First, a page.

Stellar outfield play and a go-ahead home run by Mike Moustakas in the 11th inning carried the Royals to a Game 1 win against the Angels.
ANAHEIM, Calif. -- Given the relative anonymity of the Kansas City Royals to most of the country, when his home run cleared the right field fence at Angels Stadium in the 11th inning Thursday night, it may have caused you to wonder, Where on earth did Mike Moustakas come from?
There are several answers to that. Moustakas, the Kansas City Royals third baseman whose solo homer won Game 1 of the best-of-five AL Division series, 3-2 over the Angels, came from the minor-league Omaha Storm Chasers, where he was sent last May looking like a formerly prized prospect gone bust. He also came from nearby Chatsworth, Calif., about an hour north of Angels Stadium, which is why he had “tons” of friends and family on hand to witness his big moment on Thursday. And he came out of the 2007 draft, where he was the second pick overall, behind Detroit ace David Price.
Moustakas came out of all those places, which is to say, he came out of nowhere, much the way the Royals have in these playoffs. They are only two games into the postseason, but you’re already starting to get that feeling about them, aren’t you? The feeling that you need to get to know these guys better because they might be around for a while? The feeling that no matter what obstacles they face every night that things are going to work out for them in the end? The feeling that someone new is going to do something heroic somewhere along the line?
The feeling is unmistakable. Although starter Jason Vargas and a squadron of relievers pitched well, Kansas City really had no business winning Game 1, since its traditional formula was ineffective against the Angels. The Royals’ speed game that ran the Oakland A’s out of the postseason two nights earlier was slowed almost to a stop. They stole only one ultimately meaningless base and their first baserunner, Nori Aoki, was picked off. They had to pull reliever Kelvin Herrera after only one batter in the seventh because of forearm tightness. They had only one hit after the fourth inning. But after Moustakas' blast, none of that mattered.
“I’ve always heard that anything can happen in October, and I’m seeing that is very true,” said pitcher Danny Duffy, who was a starter during the regular season but pitched a scoreless inning of relief in the 10th for the win. "We’ve got a scrappy team. A very, very talented team. A very raw team. So we’re excited.”
And they’re exciting, sometimes unintentionally so, as when Aoki tracked down a C.J. Cron fly ball on the warning track in the seventh, taking a stumbling, circuitous route to the ball before catching it as he tumbled on the warning track. Then he smiled and tipped his hat to his teammates in the dugout because these are the Royals, and the Royals are fun.
“Our guys are loose,” Royals manager Ned Yost said. “Why shouldn’t they be? This is a great ride we’re on.”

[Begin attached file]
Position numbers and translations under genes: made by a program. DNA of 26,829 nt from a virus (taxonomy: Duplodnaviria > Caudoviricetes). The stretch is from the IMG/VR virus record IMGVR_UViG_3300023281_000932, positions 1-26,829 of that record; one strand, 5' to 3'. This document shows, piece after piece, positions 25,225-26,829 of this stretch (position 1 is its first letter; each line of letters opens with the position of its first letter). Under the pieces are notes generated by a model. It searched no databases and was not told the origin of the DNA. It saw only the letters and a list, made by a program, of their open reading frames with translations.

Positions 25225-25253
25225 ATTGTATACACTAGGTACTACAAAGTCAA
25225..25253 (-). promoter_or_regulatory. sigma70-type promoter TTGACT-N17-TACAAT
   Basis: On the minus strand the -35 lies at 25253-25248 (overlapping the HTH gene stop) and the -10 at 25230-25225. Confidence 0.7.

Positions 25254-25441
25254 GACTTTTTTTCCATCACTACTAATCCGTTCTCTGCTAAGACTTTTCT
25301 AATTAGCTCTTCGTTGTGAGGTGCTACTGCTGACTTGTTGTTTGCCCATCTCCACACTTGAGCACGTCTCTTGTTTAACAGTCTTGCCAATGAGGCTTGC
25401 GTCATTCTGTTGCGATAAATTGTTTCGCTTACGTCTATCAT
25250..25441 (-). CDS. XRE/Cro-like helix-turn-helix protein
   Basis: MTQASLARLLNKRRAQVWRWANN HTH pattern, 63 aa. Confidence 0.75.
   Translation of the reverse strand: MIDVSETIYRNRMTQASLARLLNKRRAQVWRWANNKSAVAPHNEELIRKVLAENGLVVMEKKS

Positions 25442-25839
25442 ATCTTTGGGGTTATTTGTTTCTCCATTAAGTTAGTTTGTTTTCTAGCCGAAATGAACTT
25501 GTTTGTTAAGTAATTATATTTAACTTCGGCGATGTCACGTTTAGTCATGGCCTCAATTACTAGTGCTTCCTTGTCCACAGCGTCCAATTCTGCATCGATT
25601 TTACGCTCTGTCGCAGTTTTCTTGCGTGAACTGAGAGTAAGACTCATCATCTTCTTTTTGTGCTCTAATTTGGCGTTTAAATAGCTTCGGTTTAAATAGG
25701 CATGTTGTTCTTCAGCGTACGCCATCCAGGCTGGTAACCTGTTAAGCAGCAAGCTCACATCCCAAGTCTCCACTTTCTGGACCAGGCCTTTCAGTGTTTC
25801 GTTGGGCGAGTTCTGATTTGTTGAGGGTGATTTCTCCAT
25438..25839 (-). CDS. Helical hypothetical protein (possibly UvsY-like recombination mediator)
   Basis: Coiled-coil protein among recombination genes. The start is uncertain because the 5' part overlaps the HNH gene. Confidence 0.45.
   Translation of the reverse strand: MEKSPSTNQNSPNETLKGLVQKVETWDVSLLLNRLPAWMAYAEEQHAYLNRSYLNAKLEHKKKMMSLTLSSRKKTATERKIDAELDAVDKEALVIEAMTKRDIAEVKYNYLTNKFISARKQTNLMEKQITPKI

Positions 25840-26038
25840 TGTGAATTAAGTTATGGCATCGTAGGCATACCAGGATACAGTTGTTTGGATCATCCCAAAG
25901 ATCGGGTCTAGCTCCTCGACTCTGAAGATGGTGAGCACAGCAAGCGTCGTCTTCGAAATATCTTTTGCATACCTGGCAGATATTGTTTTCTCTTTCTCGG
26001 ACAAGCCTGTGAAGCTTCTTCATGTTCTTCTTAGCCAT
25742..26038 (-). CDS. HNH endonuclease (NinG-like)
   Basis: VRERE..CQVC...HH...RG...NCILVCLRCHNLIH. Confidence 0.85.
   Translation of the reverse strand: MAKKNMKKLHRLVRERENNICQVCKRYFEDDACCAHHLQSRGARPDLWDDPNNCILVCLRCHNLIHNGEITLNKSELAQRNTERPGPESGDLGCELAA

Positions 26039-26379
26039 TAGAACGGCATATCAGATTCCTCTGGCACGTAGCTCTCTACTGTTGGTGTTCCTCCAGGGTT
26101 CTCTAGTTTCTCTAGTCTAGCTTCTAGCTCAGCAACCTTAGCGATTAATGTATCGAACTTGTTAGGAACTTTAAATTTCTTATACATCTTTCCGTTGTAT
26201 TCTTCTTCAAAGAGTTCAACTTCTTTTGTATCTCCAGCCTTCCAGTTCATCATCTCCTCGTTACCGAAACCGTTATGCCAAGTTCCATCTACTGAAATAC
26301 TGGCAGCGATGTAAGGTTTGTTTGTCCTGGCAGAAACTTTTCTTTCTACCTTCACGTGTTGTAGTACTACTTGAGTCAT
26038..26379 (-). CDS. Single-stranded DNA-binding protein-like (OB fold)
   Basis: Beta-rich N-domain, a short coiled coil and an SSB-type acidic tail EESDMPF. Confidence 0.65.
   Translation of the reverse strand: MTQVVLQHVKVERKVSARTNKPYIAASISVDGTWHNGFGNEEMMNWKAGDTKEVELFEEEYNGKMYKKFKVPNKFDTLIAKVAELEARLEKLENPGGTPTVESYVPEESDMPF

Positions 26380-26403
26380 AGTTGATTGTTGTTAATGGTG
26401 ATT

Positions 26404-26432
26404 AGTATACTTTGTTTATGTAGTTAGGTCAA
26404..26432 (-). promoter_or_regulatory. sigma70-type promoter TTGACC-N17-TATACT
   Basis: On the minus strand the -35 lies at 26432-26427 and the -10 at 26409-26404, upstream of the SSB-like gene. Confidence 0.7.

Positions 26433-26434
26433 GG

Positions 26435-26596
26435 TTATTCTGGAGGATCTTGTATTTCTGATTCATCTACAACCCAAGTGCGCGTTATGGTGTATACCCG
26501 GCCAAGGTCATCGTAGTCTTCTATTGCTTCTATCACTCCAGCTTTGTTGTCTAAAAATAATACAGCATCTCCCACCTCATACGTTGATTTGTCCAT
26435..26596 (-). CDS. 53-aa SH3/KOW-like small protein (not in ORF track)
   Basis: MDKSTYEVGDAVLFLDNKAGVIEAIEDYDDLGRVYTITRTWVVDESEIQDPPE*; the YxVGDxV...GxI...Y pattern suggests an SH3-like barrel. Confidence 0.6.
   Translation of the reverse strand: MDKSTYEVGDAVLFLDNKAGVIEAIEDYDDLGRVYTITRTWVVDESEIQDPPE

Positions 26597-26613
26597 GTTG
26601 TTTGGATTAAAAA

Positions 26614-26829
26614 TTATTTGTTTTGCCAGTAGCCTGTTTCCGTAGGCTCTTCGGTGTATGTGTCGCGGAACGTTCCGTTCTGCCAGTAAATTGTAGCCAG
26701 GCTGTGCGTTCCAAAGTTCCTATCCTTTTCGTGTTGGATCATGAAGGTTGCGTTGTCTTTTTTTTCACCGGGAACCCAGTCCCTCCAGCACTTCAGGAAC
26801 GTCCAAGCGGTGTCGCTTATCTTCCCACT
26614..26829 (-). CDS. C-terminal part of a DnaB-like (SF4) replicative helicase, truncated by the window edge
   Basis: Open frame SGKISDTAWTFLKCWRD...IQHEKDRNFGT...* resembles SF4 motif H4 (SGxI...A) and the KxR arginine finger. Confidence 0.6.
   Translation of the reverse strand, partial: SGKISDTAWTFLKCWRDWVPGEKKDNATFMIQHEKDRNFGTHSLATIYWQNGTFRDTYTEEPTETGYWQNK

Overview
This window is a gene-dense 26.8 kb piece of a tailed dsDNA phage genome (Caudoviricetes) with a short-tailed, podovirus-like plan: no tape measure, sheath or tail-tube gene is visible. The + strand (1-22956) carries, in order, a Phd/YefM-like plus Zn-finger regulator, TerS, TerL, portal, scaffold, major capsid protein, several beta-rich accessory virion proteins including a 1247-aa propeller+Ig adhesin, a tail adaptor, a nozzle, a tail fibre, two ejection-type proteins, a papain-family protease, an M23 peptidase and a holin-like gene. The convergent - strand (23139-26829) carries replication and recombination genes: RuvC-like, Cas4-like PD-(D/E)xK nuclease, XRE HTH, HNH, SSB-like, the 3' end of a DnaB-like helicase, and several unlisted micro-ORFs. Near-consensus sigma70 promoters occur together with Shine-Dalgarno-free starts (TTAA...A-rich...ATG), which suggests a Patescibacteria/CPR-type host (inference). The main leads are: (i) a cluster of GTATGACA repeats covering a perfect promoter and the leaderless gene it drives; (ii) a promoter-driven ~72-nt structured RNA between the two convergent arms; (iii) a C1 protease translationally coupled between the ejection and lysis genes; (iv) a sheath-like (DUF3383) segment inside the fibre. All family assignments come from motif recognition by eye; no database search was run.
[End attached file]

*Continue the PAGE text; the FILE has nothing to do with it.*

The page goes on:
The Angels, conversely, didn’t enjoy the ride in Game 1, and things probably won’t improve much unless they get the expected production from their big bats. Mike Trout’s much-anticipated playoff debut fell flat -- he was 0-4 with a walk, the same as their other slugger, first baseman Albert Pujols. Among them, Trout, Pujols and left fielder Josh Hamilton -- who, in fairness, was returning from a shoulder injury that sidelined him the last month of the season -- were 0-13 with two walks.
“We couldn’t get that one hit, especially late,” Angels manager Mike Scioscia said. “We hit two home runs (by Chris Iannetta and David Freese) to keep ourselves in the game, but outside of that we really didn’t pressure those guys very much.”
All of the Angels’ squandered opportunities gave Moustakas the chance to be the hero, which, in light of how he had a slash line of .152/.223/.320 when he was demoted to Triple-A in May seemed about as likely as, well, as the Royals being two wins away from the AL Championship series. Moustakas had been a disappointment, to put it mildly, for most of his four seasons and the Royals had run out of ways to get him jump-started when they sent him to Omaha. He was so lost at the plate that when reporters in Omaha asked him if his problem was mental or mechanical, he said, “It could be anything. That’s why I’m here, to figure it out.” He figured it out well enough to hit .355 with a .960 OPS in Omaha, earning a return to Kansas City after only eight games. He didn’t exactly start ripping line drives upon his return, though, which is why he was batting ninth on Thursday night and Yost said he was considering pinch-hitting for him against left-handed pitching.
Moustakas described the Royals’ two postseason games as an “emotional roller coaster,” but he could have been talking about his own season, or even his career. Playing third in Omaha to playing the hero in the ALDS is a long journey.
“You have to be proud of him for staying with it, and coming as far as he’s come,” Yost said.
The Royals have come a long way as well. But it’s probably time to stop thinking about where they came from and start recognizing how far they just might go.